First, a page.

A second imposter was a son of a stone-cutter from the Azores, who had retired to a hermitage. Because of his frequent self-inflicted deprivations and penitences, those in nearby communities proclaimed him to be the King, atoning for the misfortune of his subjects. Despite his initial denials, he finally consented to the acclamation of local peasants. Traveling to Lisbon, he was paraded through the streets on an ass, exposed to the jeers of the populace, and publicly hanged.

A third Sebastian arose in Spain: an Augustinian monk, by the name Miguel dos Santos, who once had been a chaplain of Sebastian and confessor to Dom Antonio, and was ultimately confessor to the nunnery of Madrigal. His appearance recalled the person of Sebastian. In this setting, he met with Gabriel de Spinosa of Toledo, who persuaded him to impersonate Sebastian. He and Spinosa were both captured, forced to confess, and hanged.

A fourth impostor arose in Naples, but was transferred to a prison in Spain. His claims were undermined by his inability to speak Portuguese.[2]

Late Sebastianism in Brazil

With the proclamation of Brazil as a Republic in 1889 the Brazilian state became a secular state, in contrast to the former Brazilian Empire, where Catholicism had been the official religion. In imperial administration, the church had very important roles: functioning as registrar for births, deaths, weddings, and even for the recording of property.

The coup d'état against the régime of Emperor Pedro II and the republican reforms brought few changes in most people's lifestyle — for example, universal enfranchisement was not enacted —, the greatest change for Brazilians really was the "godless" government. Catholicism and the monarchy had been closely tied and strongly affected Brazilian people. Most of the opposition movements to the republic in the 1890s, 1900s and early 1910s had religious motivations. The character of D. Sebastião returned to people's imagination: he would come back to defend the divine right of the Brazilian Monarchy, who were directly descended from the Portuguese monarchs, to rule in Brazil and to defend Catholicism, which had been removed from government by the Republic.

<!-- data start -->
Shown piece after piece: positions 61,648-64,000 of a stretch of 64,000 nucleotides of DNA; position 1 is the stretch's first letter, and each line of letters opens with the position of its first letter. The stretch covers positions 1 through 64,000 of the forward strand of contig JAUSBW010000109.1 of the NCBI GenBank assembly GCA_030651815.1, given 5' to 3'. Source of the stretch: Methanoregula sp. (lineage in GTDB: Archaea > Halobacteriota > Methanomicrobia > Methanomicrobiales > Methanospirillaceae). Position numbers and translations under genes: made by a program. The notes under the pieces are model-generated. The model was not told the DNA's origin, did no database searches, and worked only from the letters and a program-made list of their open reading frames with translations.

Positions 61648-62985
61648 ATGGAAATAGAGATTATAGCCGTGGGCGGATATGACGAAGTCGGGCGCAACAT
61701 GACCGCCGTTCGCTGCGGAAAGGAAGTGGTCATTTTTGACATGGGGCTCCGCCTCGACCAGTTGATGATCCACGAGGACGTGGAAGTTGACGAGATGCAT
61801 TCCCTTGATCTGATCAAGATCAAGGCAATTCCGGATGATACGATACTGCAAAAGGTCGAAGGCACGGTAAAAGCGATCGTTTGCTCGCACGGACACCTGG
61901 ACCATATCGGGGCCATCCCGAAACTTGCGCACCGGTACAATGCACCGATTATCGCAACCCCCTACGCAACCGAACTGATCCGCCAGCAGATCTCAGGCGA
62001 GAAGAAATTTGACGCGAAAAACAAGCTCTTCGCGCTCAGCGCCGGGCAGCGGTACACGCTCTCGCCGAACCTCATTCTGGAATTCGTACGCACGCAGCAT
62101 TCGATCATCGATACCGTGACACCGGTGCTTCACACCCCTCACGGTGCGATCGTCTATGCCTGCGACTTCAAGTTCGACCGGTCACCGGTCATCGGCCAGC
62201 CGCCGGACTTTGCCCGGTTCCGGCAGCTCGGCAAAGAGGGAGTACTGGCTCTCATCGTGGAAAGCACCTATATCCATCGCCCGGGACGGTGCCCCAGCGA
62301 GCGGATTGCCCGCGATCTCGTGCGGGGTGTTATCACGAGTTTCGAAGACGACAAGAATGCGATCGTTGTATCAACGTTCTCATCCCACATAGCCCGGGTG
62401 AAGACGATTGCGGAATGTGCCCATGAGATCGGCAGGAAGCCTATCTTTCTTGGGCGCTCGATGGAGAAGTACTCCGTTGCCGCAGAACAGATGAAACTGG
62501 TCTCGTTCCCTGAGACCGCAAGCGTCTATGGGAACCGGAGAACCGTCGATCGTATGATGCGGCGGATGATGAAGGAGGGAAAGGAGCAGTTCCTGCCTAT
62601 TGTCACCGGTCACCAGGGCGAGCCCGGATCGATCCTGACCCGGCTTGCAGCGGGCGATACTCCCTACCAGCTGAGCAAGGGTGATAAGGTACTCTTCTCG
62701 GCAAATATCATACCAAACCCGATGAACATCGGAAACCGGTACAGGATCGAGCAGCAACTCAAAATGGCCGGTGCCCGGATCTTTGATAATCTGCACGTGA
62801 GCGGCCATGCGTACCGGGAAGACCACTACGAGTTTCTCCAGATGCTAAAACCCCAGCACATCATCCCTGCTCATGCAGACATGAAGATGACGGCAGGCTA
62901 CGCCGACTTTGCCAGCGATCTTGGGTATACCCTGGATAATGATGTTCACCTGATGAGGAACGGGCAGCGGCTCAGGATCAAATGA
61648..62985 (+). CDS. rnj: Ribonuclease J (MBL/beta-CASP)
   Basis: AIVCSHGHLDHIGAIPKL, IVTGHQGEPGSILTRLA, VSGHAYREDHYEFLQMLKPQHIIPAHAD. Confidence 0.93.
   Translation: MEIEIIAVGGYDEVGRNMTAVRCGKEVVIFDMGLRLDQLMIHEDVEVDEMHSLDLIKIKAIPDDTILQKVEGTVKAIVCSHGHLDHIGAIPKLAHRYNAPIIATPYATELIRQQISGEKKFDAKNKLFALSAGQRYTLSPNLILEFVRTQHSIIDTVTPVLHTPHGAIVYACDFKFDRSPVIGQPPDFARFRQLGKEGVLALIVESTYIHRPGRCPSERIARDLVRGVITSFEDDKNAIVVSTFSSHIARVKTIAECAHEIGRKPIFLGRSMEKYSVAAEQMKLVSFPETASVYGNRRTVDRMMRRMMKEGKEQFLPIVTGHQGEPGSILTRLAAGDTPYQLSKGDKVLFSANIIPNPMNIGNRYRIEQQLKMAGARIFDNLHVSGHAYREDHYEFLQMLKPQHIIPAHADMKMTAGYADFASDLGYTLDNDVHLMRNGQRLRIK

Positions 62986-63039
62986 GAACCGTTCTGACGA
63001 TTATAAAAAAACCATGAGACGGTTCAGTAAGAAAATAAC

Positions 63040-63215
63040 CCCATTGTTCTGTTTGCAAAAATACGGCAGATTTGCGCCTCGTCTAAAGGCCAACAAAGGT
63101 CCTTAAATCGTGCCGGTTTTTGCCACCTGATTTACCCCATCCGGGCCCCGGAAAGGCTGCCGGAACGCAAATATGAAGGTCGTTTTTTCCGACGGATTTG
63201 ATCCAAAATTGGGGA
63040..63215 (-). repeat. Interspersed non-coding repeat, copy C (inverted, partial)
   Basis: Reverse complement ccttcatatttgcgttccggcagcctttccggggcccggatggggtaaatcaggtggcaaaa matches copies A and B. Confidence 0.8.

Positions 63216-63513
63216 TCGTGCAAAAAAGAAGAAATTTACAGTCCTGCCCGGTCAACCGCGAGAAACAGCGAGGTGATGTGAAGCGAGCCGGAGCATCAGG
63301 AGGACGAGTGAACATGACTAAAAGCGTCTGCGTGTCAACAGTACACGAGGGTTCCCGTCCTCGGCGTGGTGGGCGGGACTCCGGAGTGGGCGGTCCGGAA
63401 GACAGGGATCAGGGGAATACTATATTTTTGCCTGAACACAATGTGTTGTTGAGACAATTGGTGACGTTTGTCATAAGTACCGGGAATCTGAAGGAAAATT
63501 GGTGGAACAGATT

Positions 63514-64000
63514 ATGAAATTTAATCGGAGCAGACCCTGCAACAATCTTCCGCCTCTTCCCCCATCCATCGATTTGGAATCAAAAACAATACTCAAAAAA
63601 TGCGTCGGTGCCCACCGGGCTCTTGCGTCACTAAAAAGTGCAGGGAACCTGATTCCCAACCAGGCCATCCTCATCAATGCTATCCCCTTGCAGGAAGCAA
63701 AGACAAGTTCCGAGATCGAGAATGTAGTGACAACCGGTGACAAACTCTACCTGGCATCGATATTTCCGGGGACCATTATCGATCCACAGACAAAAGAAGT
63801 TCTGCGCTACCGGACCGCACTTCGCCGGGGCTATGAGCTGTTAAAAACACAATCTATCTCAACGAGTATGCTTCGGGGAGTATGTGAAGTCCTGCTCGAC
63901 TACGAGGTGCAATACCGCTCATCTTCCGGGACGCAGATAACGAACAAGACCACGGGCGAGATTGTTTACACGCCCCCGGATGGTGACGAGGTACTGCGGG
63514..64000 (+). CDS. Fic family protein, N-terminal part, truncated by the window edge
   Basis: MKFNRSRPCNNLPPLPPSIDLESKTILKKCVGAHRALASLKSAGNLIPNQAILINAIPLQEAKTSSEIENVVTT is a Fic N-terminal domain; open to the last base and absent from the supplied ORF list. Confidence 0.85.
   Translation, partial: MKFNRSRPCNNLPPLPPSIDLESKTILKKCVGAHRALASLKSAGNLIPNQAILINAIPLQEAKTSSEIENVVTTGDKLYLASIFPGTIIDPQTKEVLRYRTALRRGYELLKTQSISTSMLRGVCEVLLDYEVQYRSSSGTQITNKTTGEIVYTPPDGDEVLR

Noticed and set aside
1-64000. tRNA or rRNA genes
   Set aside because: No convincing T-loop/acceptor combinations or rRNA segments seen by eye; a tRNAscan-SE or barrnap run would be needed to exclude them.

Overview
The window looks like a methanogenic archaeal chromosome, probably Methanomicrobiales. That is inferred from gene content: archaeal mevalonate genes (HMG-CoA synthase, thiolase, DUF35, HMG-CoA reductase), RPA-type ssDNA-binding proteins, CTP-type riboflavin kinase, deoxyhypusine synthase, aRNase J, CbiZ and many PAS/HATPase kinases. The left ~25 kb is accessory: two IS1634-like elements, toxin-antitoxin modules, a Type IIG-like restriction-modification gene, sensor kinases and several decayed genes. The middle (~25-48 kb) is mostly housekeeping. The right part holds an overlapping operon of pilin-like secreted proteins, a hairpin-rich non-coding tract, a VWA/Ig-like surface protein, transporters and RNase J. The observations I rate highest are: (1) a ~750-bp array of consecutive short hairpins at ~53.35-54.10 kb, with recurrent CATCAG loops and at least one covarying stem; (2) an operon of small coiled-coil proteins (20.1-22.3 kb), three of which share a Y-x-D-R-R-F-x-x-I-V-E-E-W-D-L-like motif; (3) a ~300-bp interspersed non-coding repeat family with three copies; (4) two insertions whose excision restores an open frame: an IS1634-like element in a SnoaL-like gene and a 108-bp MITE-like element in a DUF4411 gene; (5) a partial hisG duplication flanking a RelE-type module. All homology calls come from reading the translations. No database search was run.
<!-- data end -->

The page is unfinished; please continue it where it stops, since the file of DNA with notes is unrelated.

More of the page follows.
In the state of Maranhão, there is a belief, especially on the Lençóis Island, on the coast of the state, that King D. Sebastião would live on this island, having many legends around his figure, how to become an enchanted black bull with a star on the forehead. The leather of the bull of Bumba-meu-Boi, especially those of sotaques of zabumba and the tambourines played with the back of the hand, from the regions of Cururupu and Guimarães, usually have the tip of the horns in gold metal and, embroidered on the forehead, of gold and jewels, in allusion to the legend. Afro-brazilian religions in the state, such as Tambor de Mina and terecô, also have a special connection with King Sebastião, who is believed to be an "encantado" (an entity with special powers).[3]

See also

References

  1. ^ deBoer, Jelle and Sanders, Donald, Earthquakes in Human History, Princeton University Press, 2005, page 100
  2. ^ A Historians' History of the World: Spain and Portugal, edited by Henry Smith Williams, Hooper and Jackson publishers (1908); pages 503-504.
  3. ^ "Na Ilha dos Lençóis, o Rei Sebastião é um pai para os nativos, que o veem". redeglobo.globo.com (in Brazilian Portuguese). Retrieved 2018-12-02.